Christina Diaz

Dr. Christina Diaz earned a Ph.D. in Sociology with a concentration in Demography and Ecology from the University of Wisconsin-Madison. Her research and teaching interests lie at the intersection of social demography, immigration, and family formation. Many of these projects shed light on the health and well-being of Latin American immigrants who reside in the U.S. or have returned to their country of origin. In her most recent work, Dr. Diaz examines whether—and to what extent—immigration-origin populations influence social, cultural, and economic change in the U.S. She is particularly interested in understanding how “American” culture contracts and expands in response to immigration.

Dr. Diaz is a 2018 Career Enhancement Fellow through the (formerly named) Woodrow Wilson National Foundation and has received recognition for her scholarship from the American Sociological Association, the Population Association of America, and the National Council for Family Relations. She is a current Councilmember of the Population Section for the American Sociological Association. Before joining Rice University in 2021, Dr. Diaz was an assistant professor in the School of Sociology at the University of Arizona.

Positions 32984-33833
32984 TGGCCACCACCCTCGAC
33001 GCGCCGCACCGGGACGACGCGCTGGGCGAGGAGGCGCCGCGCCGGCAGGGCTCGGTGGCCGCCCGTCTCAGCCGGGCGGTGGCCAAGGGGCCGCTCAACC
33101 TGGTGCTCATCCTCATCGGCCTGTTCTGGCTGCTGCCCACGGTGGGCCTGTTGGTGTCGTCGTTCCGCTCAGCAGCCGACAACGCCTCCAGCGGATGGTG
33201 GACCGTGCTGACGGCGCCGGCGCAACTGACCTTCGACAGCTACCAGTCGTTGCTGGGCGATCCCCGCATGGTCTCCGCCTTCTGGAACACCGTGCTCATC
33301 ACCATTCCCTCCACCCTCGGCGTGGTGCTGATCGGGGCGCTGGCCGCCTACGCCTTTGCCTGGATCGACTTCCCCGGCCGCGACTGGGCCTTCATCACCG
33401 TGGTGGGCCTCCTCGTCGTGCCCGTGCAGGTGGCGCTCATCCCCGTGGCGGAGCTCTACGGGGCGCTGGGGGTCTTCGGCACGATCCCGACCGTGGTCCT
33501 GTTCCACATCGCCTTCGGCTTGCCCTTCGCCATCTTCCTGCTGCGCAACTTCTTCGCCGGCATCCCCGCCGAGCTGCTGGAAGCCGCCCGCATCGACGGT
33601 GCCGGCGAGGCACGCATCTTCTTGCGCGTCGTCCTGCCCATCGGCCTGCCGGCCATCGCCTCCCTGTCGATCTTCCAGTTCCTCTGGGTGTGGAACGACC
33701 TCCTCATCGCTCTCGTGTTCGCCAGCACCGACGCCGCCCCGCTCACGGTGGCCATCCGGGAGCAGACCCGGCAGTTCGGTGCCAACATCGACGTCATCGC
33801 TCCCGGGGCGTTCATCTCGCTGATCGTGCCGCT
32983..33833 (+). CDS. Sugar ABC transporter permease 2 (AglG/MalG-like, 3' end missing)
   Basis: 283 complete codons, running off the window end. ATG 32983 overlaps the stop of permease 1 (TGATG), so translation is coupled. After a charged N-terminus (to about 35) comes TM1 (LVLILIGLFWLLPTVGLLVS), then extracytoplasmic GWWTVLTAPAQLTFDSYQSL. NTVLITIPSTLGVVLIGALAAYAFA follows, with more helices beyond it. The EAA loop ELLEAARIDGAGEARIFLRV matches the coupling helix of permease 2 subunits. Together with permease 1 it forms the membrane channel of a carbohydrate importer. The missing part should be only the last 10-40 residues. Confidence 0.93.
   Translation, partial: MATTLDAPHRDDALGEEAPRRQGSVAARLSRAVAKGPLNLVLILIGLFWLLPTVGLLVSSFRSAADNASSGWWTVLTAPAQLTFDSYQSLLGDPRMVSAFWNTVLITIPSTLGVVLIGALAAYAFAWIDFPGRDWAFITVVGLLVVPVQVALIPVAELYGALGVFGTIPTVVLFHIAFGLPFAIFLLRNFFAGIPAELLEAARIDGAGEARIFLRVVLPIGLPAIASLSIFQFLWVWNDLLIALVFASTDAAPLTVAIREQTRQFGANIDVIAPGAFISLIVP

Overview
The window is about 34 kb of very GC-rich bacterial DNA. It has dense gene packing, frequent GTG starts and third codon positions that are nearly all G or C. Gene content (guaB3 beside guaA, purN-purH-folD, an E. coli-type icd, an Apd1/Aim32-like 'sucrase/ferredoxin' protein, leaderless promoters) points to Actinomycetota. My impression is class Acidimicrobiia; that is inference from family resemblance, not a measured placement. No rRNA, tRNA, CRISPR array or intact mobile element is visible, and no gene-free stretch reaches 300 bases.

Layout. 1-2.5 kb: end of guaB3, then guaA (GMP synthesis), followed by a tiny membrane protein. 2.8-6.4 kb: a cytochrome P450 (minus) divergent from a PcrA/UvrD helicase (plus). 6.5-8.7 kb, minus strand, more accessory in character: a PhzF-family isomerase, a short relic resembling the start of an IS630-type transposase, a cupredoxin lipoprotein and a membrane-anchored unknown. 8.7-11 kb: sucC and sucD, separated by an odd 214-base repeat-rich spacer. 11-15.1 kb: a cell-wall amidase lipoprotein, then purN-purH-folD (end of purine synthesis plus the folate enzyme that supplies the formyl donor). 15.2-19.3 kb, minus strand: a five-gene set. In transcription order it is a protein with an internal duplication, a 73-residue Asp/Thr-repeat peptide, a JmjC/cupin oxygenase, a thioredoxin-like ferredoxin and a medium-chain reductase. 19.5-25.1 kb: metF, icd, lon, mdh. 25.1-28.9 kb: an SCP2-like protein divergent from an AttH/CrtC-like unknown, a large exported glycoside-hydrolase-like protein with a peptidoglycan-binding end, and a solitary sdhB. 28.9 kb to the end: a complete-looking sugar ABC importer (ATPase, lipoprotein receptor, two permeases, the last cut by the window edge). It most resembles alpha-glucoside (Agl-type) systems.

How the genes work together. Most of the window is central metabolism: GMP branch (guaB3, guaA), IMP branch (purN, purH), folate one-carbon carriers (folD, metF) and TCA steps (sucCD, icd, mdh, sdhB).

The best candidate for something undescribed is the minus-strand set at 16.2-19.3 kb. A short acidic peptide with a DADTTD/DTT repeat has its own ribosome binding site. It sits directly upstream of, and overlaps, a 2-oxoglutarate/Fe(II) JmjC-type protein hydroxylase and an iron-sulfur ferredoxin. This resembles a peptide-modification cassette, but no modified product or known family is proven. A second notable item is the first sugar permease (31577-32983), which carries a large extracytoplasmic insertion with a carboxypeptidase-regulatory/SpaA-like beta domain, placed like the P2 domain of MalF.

Diaz, Christina J. and Peter D. Ore. In Press. “Landscapes of Appropriation and Assimilation: The Impact of Immigration-Origin Populations on U.S. Cuisine.” Journal of Ethnic and Migration Studies.

Diaz, Christina J. and Jeremy E. Fiel (equal authorship). In Press. “When Size Matters: IV Estimates of Sibship Size on Educational Attainment in the U.S.” Population Research and Policy Review.

Diaz, Christina J. 2020. “Educational Expectations among Immigrant Youth: An Inter- and Intra-
generational Test of Segmented Assimilation.” Social Currents 7(3):252-278.

O’Connell, Heather A. and Christina J. Diaz. 2020. “Hispanic Population Change and Black-White Inequality: Changing Demographics, Changing Social Positions?” Spatial Demography 8(1): 33-61.

Diaz, Christina J. and Michael D. Niño (equal authorship). 2019. “Familism and the Hispanic Health Advantage: The Role of Generational Status.” Journal of Health and Social Behavior 60(3): 274-290.

Research Areas

Immigration, assimilation, fertility, social demography


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